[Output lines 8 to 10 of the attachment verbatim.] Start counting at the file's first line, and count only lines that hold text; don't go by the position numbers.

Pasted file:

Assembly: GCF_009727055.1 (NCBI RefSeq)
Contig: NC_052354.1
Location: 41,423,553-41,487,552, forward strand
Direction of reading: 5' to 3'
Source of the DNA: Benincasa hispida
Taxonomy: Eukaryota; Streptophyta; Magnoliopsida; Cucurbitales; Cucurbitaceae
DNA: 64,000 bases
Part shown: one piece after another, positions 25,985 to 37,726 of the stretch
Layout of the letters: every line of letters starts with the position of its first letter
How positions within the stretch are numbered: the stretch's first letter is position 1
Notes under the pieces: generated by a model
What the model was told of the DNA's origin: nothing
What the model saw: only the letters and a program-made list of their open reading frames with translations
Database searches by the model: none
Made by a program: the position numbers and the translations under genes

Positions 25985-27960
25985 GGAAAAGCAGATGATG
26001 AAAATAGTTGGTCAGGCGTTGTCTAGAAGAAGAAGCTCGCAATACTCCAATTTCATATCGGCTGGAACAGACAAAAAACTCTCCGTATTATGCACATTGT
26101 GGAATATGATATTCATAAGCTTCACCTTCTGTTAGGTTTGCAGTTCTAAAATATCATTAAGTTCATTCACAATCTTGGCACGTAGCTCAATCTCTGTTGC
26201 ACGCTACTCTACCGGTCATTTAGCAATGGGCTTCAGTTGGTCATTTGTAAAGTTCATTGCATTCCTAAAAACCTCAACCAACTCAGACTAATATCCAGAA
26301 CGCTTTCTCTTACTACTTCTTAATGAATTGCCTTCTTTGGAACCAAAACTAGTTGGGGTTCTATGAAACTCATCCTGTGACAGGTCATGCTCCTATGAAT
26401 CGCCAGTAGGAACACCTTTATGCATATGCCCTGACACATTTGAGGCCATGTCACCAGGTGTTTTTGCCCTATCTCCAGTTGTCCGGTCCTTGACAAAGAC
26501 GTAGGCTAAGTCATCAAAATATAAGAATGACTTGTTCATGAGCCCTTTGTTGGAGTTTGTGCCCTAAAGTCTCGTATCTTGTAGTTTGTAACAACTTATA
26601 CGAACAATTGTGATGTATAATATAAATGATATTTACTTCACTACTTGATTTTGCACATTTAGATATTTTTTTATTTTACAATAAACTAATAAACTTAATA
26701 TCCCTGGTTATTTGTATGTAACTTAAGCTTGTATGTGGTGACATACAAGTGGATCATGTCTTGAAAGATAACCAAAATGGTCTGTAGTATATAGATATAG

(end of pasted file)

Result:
Part shown: one piece after another, positions 25,985 to 37,726 of the stretch
Layout of the letters: every line of letters starts with the position of its first letter
How positions within the stretch are numbered: the stretch's first letter is position 1